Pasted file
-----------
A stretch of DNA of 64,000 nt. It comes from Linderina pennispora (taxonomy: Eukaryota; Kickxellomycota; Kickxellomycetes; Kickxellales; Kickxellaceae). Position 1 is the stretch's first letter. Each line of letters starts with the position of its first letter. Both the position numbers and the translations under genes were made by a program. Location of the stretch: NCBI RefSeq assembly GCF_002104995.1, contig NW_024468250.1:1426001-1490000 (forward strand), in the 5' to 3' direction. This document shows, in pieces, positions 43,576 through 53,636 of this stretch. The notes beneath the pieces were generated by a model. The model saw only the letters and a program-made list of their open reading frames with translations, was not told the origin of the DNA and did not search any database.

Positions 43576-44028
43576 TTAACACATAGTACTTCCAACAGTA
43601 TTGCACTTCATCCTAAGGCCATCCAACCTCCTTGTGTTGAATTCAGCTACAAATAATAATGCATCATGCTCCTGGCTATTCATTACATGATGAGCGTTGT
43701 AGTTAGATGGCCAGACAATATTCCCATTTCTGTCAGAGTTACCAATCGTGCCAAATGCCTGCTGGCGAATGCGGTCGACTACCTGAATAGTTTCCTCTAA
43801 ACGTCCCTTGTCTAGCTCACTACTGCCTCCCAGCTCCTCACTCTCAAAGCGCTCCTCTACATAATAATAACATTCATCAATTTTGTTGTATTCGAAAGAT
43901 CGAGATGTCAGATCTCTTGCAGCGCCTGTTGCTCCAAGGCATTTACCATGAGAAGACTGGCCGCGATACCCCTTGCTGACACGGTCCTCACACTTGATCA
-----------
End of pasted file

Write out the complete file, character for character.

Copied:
A stretch of DNA of 64,000 nt. It comes from Linderina pennispora (taxonomy: Eukaryota; Kickxellomycota; Kickxellomycetes; Kickxellales; Kickxellaceae). Position 1 is the stretch's first letter. Each line of letters starts with the position of its first letter. Both the position numbers and the translations under genes were made by a program. Location of the stretch: NCBI RefSeq assembly GCF_002104995.1, contig NW_024468250.1:1426001-1490000 (forward strand), in the 5' to 3' direction. This document shows, in pieces, positions 43,576 through 53,636 of this stretch. The notes beneath the pieces were generated by a model. The model saw only the letters and a program-made list of their open reading frames with translations, was not told the origin of the DNA and did not search any database.

Positions 43576-44028
43576 TTAACACATAGTACTTCCAACAGTA
43601 TTGCACTTCATCCTAAGGCCATCCAACCTCCTTGTGTTGAATTCAGCTACAAATAATAATGCATCATGCTCCTGGCTATTCATTACATGATGAGCGTTGT
43701 AGTTAGATGGCCAGACAATATTCCCATTTCTGTCAGAGTTACCAATCGTGCCAAATGCCTGCTGGCGAATGCGGTCGACTACCTGAATAGTTTCCTCTAA
43801 ACGTCCCTTGTCTAGCTCACTACTGCCTCCCAGCTCCTCACTCTCAAAGCGCTCCTCTACATAATAATAACATTCATCAATTTTGTTGTATTCGAAAGAT
43901 CGAGATGTCAGATCTCTTGCAGCGCCTGTTGCTCCAAGGCATTTACCATGAGAAGACTGGCCGCGATACCCCTTGCTGACACGGTCCTCACACTTGATCA